At the country level, the overall time spent on the assessment is positively correlated with average performance and negatively correlated with the incidence of missing answers.

At the individual level, time spent on the assessment tends to increase with the age and education level of respondents, despite the fact that older individuals also display a higher propensity to skip items. Gender differences are relatively small, with women spending about one minute less than men to complete the literacy and numeracy assessment.

Respondents reporting greater familiarity with information and communications technology (ICT) tend to complete the assessment more rapidly than others, but the difference disappears after controlling for other observable characteristics. Familiarity with ICT is also associated with a shorter time to first interaction and a longer time since last action.

How respondents allocate time to different items

The time spent on different items is closely related to the intrinsic characteristics of items, most notably item difficulty.

Respondents devoted a significantly smaller amount of time to items administered in the second half of the assessment. This was accompanied by an increase in the proportion of missing answers and a decrease in performance, suggesting that the decrease in time on task is probably due to fatigue or disengagement.

Respondents appear to allocate time to items in a rational way. They tend to spend the most time on items that are challenging but feasible (for which the ex ante individual probability of giving a correct answer is close to 50%), while spending little time on items that, in relation to their estimated proficiency, are very easy or very difficult.

The analysis also shows that spending more time on an item increases the probability of giving a correct answer, although at a declining rate.

Log files can be used to capture respondents’ disengagement

Timing information can be used to construct indicators of disengagement. Respondents can be considered disengaged with an item if they spend too little time on it (on the basis of item-specific time thresholds). In such situations, it can be assumed that the respondent has not even devoted the effort necessary to understand the item and has skipped it without trying to determine if he/she was in a position to give a correct answer.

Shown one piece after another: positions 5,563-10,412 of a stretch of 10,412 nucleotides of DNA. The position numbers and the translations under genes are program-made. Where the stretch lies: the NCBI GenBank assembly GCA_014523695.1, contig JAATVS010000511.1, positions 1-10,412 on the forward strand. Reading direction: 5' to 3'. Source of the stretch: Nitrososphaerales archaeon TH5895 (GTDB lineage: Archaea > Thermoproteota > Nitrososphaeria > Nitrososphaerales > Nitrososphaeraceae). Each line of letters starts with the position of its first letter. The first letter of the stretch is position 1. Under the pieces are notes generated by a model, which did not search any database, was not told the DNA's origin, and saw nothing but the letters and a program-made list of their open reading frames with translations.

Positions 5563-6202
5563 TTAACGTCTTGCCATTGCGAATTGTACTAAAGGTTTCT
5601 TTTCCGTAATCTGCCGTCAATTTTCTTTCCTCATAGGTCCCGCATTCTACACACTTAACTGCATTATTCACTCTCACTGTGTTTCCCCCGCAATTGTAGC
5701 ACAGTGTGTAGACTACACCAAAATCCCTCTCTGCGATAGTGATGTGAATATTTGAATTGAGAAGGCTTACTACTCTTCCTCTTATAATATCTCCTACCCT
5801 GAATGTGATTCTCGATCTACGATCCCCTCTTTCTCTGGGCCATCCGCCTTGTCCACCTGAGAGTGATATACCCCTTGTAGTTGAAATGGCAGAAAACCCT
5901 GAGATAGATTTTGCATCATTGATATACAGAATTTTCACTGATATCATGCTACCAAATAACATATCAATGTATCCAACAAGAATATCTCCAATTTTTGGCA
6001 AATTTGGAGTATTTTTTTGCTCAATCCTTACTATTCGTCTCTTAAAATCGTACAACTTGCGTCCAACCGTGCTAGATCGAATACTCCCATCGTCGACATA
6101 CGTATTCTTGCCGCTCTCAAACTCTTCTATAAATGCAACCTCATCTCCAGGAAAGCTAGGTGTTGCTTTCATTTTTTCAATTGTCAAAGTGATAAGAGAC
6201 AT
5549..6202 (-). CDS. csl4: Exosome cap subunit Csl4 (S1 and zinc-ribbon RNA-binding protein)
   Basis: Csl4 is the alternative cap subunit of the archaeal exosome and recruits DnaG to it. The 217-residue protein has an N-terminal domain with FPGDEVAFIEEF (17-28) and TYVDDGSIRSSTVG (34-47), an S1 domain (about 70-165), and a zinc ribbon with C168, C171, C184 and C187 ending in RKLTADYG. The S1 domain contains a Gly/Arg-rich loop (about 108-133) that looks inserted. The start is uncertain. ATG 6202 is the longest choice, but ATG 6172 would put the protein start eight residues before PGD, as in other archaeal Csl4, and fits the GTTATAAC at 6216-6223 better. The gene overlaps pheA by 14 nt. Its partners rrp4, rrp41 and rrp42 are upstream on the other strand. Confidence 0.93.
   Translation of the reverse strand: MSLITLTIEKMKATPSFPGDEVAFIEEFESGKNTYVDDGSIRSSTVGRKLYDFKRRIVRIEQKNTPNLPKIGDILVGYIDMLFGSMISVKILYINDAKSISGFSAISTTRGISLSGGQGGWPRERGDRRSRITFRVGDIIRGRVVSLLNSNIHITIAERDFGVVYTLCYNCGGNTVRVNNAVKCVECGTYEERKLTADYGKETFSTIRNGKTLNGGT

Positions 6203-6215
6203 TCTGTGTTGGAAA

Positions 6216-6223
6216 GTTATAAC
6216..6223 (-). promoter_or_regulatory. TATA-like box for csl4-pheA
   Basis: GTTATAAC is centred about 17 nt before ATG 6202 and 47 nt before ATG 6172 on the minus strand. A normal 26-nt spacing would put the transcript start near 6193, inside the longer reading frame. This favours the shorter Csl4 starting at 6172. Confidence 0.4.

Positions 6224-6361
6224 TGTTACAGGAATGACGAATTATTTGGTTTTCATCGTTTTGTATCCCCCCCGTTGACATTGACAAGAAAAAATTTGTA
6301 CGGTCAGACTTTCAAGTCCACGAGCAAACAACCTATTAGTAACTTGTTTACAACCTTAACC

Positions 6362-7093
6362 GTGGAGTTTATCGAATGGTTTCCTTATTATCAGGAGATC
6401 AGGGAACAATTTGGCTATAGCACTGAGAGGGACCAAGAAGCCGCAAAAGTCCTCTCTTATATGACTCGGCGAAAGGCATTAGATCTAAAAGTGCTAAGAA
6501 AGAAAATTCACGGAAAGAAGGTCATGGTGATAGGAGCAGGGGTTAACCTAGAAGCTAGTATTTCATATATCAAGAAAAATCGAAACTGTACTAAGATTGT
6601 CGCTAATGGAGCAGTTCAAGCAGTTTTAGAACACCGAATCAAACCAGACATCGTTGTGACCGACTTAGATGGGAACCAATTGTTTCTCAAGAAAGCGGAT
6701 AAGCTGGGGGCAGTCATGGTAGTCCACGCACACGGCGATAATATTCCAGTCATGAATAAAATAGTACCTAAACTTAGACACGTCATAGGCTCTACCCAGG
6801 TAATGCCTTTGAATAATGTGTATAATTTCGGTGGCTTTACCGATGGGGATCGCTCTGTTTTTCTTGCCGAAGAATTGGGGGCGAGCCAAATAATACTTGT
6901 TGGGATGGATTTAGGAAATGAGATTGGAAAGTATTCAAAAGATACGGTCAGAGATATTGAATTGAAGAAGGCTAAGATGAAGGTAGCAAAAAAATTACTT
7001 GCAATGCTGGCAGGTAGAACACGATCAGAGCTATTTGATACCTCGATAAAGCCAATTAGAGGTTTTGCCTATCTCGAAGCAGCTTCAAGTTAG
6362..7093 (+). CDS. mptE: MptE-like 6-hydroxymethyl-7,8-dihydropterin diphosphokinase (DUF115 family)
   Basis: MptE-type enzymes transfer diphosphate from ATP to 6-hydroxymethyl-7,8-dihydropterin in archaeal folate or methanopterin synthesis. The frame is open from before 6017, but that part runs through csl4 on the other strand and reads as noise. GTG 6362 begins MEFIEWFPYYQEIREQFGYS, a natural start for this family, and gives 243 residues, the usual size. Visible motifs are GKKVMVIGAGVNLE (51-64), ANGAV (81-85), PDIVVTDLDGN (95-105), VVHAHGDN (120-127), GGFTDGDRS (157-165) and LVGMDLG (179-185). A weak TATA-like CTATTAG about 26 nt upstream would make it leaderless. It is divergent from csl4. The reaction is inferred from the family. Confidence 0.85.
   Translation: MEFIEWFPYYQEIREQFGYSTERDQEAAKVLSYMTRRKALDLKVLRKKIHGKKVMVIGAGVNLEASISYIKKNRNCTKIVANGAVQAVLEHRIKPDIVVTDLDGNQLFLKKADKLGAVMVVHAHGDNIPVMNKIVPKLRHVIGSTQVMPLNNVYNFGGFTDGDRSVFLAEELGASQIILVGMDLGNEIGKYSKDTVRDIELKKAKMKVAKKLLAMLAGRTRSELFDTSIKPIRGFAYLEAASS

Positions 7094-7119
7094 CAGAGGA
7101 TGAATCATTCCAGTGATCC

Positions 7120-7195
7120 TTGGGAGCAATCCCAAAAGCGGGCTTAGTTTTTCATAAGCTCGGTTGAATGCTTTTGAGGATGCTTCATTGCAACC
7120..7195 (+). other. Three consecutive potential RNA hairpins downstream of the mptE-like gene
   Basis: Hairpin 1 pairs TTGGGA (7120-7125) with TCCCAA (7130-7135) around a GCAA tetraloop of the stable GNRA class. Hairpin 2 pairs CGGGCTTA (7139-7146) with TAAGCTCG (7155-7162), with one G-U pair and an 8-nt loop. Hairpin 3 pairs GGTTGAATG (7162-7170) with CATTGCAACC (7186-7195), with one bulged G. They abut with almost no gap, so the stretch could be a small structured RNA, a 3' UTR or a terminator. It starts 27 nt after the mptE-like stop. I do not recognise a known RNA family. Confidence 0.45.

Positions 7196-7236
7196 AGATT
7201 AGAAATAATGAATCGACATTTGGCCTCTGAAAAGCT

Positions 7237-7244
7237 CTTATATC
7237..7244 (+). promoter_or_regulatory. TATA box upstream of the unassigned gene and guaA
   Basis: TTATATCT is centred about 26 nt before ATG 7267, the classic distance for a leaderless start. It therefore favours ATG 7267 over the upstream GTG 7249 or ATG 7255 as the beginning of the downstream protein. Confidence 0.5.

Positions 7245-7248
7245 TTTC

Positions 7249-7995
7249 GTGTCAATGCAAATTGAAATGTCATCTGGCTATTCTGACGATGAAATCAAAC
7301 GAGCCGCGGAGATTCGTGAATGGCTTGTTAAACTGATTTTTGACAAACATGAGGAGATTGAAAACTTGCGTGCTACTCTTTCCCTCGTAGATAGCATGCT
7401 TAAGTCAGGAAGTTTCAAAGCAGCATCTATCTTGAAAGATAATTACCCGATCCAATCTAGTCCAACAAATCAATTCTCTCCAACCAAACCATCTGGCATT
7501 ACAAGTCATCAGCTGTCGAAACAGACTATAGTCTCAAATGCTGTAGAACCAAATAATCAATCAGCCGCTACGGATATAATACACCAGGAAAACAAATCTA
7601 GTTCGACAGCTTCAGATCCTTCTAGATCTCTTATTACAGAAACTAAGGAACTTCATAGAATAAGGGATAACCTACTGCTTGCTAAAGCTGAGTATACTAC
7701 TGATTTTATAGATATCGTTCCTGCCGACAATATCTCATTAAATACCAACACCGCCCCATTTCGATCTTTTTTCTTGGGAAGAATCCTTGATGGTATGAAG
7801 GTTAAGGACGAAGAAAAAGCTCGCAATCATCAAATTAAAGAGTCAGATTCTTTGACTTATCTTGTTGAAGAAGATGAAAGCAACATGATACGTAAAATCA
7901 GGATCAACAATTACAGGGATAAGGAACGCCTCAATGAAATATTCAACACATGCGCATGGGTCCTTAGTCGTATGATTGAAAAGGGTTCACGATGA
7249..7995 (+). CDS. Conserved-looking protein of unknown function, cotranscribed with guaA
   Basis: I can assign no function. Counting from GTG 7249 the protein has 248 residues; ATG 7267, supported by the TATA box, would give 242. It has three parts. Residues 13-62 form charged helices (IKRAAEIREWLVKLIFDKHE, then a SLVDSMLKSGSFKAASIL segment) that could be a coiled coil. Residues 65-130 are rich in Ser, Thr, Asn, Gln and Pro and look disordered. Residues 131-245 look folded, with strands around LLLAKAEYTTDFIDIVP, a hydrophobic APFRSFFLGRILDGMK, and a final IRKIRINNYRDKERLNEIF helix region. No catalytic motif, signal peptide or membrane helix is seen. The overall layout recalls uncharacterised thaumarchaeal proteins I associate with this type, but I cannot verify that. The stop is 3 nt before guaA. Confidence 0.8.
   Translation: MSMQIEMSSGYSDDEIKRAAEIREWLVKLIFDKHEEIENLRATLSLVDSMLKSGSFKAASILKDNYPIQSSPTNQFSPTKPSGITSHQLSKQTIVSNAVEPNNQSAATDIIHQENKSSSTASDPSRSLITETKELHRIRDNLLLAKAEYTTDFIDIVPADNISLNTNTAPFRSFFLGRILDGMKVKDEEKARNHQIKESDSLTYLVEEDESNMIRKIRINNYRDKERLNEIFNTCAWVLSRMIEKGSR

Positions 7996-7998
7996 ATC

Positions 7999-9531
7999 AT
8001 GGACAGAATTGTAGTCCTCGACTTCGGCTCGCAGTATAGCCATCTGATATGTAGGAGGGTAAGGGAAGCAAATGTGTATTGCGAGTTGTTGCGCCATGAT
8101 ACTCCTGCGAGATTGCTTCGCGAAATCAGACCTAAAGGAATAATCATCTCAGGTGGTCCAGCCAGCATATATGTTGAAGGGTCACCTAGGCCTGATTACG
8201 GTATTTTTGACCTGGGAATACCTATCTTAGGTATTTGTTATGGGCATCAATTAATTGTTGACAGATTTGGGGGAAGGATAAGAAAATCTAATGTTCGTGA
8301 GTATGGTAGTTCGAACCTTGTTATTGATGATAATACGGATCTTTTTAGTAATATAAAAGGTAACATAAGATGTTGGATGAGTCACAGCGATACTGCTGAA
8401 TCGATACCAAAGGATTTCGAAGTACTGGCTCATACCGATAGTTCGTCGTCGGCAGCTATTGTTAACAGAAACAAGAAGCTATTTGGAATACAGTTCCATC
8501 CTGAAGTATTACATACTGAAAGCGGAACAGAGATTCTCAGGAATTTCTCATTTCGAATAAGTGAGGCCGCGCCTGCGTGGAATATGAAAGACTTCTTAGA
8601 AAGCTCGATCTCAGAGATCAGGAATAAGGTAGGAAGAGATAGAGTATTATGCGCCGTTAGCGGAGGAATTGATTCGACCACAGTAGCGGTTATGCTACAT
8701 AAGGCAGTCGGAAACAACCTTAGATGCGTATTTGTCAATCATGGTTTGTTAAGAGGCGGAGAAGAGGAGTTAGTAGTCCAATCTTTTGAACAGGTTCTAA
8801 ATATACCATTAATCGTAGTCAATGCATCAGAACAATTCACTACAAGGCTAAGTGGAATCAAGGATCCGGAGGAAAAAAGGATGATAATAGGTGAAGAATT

Disengagement may occur because PIAAC is a low-stakes assessment, and respondents do not have a strong incentive to perform at their best during the test. In assessments such as PIAAC or PISA, disengagement is an undesirable phenomenon, because it can introduce variation in estimated proficiency that is unrelated to the cognitive skills that the surveys intend to measure.

At the same time, disengagement may be associated with respondents’ attitudes or intrinsic motivation, which may well be related to important outcomes in real life. A joint analysis of disengagement and actual performance helps to better interpret the results of the survey and to perform more meaningful comparisons across different countries or different socio-demographic groups.

Disengagement varies across countries and socio-demographic groups

The incidence of disengagement varies substantially across countries. In Finland, the Netherlands and Norway, less than 10% of respondents are disengaged in relation to at least 10% of the items, compared to more than 20% in France, Ireland, Poland and the Slovak Republic, and more than 30% in Italy.

Disengagement is more likely to be observed on items presented in the second module of the assessment. This is consistent with the analysis of time allocation to different items. Adults with low levels of education and adults who are less familiar with ICT are more likely to become disengaged in the course of the assessment.

Moving forward

Research using log files is still in its infancy. PIAAC was the first large-scale international assessment delivered primarily on computers, and the information available from the PIAAC log files has already been used in a number of analyses. It has contributed to understanding what can be drawn from this type of data and aided in exploring substantive issues, such as test-engagement and respondents’ cognitive strategies. However, current PIAAC log files are, to a large extent, an accidental by-product of the computer-testing platform. Neither the items nor the information stored in log files were designed with a view to maximising the analytical potential of the information collected. As a result, analysis of log files is often cumbersome and item-specific, and the information they contain often lends itself to multiple interpretations.